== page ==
Annual Farmington area fundraiser success supports suicide, mental health awareness
Annual fundraiser success supports suicide, mental health awareness
Written by Joanne Maliszewski
Farmington Hills City Councilman Ken Massey, founding member of S.A.F.E. — Suicide Awarness for Everyone — talk to the crowd gathered for the Graham E. Smith Memorial Fundraiser at Grand Tavern June 10. / Photo by Lauren Siegrist
The success of the second annual Graham E. Smith Memorial Fundraiser June 10 at Grand Tavern in Farmington Hills brought a big smile to Ken Massey’s face.
“Most people now realize why we are doing this,” said the Farmington Hills City Councilman and founding member of Farmington S.A.F.E. — Suicide Awareness for Everyone.
Close to 200 supporters attended the event, raising approximately $5,000 to support S.A.F.E. — a task force that has served as the model for other communities, including Royal Oak’s suicide prevention effort. The event featured a spaghetti dinner, 50/50 raffle and a silent auction.
A board of photographic memories welcomed guests to the Graham E. Smith Memorial Fundraiser. / Lauren Siegrist
“I think people are beginning to realize the ongoing work of S.A.F.E. is important,” Massey said.
S.A.F.E.’s goal is to ensure that the topics of mental health and suicide are spoken about publicly and without stigma. It’s mantra is: “Let’s talk about it.” The task force hosts quarterly meetings at Farmington Hills City Hall. Each meeting is designed to function as a community conversation at which residents and even non-residents can come together to learn and express.
The last Community Conversation in March featured Common Ground, a crisis intervention agency in Bloomfield Hills that helps about 70,000 people annually. During the event, organization representatives, as well as current and former clients, talked about their experiences with mental health, substance abuse and suicide.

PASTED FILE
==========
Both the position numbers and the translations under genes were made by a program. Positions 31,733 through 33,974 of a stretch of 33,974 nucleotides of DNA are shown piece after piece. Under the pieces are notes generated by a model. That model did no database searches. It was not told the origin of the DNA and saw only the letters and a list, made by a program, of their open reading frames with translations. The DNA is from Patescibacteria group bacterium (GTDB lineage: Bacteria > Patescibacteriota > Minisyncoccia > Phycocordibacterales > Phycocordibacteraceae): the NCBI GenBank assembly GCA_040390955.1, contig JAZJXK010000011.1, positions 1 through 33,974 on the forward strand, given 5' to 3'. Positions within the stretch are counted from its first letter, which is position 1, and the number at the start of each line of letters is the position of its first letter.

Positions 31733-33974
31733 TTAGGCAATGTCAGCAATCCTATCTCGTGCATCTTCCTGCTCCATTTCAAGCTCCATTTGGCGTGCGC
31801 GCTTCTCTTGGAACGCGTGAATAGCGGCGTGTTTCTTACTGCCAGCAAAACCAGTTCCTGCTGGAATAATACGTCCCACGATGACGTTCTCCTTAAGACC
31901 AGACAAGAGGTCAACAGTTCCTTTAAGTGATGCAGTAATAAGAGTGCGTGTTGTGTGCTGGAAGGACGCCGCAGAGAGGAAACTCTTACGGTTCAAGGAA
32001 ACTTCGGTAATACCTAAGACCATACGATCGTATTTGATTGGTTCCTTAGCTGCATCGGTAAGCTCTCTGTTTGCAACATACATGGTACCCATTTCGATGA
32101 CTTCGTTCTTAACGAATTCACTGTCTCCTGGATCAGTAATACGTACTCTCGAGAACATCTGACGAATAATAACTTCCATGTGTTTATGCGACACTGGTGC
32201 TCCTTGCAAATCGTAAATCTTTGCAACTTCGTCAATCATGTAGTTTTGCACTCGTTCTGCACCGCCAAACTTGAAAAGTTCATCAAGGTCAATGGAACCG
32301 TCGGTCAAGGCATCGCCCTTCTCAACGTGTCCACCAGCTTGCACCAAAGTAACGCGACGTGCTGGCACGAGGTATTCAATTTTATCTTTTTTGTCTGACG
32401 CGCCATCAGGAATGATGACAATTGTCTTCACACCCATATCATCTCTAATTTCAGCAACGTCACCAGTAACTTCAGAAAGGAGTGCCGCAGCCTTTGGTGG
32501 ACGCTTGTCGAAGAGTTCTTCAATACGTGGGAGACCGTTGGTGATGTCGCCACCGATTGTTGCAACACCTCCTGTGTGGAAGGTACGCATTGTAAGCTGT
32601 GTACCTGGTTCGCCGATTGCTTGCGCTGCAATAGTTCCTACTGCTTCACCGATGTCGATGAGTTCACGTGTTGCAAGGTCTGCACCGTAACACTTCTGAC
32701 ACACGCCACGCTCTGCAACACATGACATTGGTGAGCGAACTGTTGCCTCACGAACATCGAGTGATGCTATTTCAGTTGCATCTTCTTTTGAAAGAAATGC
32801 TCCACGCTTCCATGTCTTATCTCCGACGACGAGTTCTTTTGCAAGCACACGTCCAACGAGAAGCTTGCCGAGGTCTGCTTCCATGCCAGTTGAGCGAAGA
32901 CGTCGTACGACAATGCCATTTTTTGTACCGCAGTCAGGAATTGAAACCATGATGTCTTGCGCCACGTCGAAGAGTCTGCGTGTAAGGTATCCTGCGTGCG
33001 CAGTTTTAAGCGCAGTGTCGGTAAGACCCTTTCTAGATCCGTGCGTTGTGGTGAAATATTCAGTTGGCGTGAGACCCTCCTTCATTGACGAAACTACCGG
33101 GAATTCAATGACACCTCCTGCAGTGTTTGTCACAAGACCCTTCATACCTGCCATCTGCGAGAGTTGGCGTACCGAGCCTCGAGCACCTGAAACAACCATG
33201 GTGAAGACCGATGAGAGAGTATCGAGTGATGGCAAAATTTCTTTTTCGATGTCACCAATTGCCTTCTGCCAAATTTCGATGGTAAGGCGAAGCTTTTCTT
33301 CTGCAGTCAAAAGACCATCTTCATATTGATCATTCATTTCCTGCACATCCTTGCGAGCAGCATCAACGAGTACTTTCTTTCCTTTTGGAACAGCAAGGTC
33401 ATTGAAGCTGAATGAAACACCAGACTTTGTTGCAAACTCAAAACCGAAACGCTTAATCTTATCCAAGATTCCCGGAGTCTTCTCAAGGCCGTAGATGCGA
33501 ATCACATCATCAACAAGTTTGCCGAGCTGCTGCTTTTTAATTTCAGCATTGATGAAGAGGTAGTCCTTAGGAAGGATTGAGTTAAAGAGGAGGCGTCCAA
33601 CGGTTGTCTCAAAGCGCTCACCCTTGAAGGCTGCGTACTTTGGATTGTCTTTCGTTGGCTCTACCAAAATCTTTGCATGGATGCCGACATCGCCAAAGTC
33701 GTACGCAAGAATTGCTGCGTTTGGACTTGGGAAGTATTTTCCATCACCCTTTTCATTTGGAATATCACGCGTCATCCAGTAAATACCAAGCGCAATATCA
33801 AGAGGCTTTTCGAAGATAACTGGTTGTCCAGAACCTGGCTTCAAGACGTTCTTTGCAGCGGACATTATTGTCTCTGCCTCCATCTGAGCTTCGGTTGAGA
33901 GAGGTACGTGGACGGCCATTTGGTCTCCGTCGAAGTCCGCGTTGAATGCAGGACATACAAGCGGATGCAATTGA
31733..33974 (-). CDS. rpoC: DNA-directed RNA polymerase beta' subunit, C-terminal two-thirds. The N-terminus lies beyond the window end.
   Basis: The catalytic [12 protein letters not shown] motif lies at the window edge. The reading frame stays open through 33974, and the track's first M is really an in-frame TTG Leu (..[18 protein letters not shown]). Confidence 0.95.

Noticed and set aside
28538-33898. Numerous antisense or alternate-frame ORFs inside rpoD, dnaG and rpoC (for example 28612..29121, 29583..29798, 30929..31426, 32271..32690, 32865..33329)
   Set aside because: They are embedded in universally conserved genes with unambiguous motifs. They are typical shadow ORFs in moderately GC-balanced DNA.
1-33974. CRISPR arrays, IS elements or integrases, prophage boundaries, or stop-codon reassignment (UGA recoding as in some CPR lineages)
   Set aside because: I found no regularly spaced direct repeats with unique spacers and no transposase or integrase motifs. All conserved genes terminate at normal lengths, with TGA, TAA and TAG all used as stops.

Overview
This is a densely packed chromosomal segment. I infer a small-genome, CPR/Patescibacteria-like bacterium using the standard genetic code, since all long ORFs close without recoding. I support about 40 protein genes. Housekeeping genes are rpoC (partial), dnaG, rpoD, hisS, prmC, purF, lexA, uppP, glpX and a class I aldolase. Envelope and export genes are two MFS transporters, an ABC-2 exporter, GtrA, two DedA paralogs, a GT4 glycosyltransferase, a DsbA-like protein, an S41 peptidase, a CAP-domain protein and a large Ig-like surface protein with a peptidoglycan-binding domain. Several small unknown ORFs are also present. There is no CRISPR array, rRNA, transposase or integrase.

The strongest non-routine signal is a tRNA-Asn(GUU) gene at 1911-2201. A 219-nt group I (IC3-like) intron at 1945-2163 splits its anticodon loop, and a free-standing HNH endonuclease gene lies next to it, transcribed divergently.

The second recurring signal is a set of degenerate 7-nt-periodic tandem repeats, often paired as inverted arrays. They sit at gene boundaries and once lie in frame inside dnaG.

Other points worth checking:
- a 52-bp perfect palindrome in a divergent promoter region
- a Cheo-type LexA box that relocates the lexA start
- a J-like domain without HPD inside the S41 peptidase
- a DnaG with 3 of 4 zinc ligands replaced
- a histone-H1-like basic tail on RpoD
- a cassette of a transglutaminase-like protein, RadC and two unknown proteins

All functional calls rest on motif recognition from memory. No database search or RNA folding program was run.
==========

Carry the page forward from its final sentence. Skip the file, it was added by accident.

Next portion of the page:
Tony Rothschild, Common Ground CEO, spoke of his father’s suicide. But as is typical with mental and emotional problems, including suicide, Rothschild said no one wants to talk about it.
The tendency for society to avoid talking about suicide is part of the problem, said Rothschild, who joined Common Ground in 1990.
Like the Farmington area’s SAFE program, Common Ground leaders and volunteers want to talk very publicly about mental and emotional illness and how far too often it leads to suicide.
Suicide and attempted suicides are far more common than most people would think. In Farmington Hills in 2013, six people committed suicide, compared to seven in 2012 and 10 in 2011, according to information provided by Farmington Hills Police Chief Chuck Nebus.
In 2013, suicide threats topped 77, compared to 56 in 2012 and 57 in 2011. But in 2013, 60 people attempted suicide, a decrease from the 79 in 2012 and 52 in 2011.
S.A.F.E.’s goal is also to not only provide information about resources for community members, but to connect people with the resources, Massey said.
And the work will continue. This August, the first-ever Community Field Day — a softball tournament — will be held to continue raising funds for S.A.F.E. Already, Massey said, teams have formed, including two from the Hills Fire Department, one for Farmington Public Safety, another for Farmington Hills Police and one for the Hills Special Services Department.
“It will be a double-elimination,” Massey said.